Sunday, August 14, 2011

Book #37: The Egypt Game

I moved to Missouri last week. I've got this pretty fantastic new job, and while everything happened fairly quickly--interview, offer, move, first day of work (thus my lack of recent posts)--I'm getting settled in now quite well. And it wasn't even a bad drive here from Bloomington, where I was last living. The drive was about five hours, otherwise known as prime children's audiobook length.

On my drive over, I listed to Zilpha Keatley Snyder's Newbery Honor Book The Egypt Game. I checked it out on the recommendation of one Pseudonymous Bosch, an intriguing and imaginative children's author. He mentioned The Egypt Game on a summer reading list he compiled for another blog, and after he likened it to A Wrinkle in Time and From the Mixed-up Files of Mrs. Basil E. Frankweiler, I knew I had to read it. Or, in my case, listen to it.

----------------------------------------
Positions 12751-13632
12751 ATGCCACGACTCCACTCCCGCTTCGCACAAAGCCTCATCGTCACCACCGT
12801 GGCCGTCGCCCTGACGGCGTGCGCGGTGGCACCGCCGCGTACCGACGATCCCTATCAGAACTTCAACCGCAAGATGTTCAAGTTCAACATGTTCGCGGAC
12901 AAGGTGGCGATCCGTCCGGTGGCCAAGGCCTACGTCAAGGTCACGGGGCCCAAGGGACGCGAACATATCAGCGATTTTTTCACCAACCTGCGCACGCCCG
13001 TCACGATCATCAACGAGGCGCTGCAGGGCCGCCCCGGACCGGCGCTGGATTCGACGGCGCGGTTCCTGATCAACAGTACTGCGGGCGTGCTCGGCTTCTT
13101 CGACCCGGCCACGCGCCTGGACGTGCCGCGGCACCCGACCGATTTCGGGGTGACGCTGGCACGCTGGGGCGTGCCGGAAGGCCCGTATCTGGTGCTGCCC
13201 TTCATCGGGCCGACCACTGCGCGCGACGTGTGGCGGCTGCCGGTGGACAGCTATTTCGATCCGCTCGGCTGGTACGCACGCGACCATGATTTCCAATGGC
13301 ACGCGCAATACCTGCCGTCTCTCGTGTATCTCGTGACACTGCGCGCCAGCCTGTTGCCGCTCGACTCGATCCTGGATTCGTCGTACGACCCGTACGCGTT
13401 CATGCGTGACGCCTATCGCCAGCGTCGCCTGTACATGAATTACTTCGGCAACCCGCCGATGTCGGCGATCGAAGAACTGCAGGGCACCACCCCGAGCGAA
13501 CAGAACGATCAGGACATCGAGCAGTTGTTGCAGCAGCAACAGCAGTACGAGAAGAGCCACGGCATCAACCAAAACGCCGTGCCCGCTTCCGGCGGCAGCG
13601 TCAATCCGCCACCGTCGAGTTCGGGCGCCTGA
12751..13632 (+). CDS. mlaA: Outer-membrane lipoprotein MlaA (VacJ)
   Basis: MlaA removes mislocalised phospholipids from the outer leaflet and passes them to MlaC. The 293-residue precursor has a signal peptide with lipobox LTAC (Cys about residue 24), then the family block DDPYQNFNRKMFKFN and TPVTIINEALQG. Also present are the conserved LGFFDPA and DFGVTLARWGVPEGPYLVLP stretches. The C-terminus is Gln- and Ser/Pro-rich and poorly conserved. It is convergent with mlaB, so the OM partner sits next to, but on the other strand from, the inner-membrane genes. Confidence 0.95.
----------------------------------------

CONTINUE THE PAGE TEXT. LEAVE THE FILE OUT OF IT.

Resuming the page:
The Egypt Game is the story of a handful of children who prefer imaginative games to the more physical ball games of their classmates. They create for themselves a little Egypt behind a mysterious second-hand goods store, and there they act out rituals, histories, and anything else than come up with that corresponds with Ancient Egypt. There's quite a bit of intrigue in the mix--after a girl is murdered in the neighborhood, none of the children are allowed out to play. When "the Egyptians" finally do return to Egypt, things start to seem eerie: their oracle begins to actually work, one of them notices they are being watched, and Egypt might not be as safe or secret as they thought. There's nothing explicitly scary in this book, though--while mystery and suspense are part of the novel, it should still be suitable for most elementary-aged readers.

The author wrote a slew of other books about these children and their games, and I think I'll be looking into them if I have any more long car trips coming up. Until then, I'd suggest this book for readers/listeners who enjoy a bit of imagination, a bit of safe mystery and suspense, and reminders of those elaborate, wonderful games we played as children.

No comments:

Post a Comment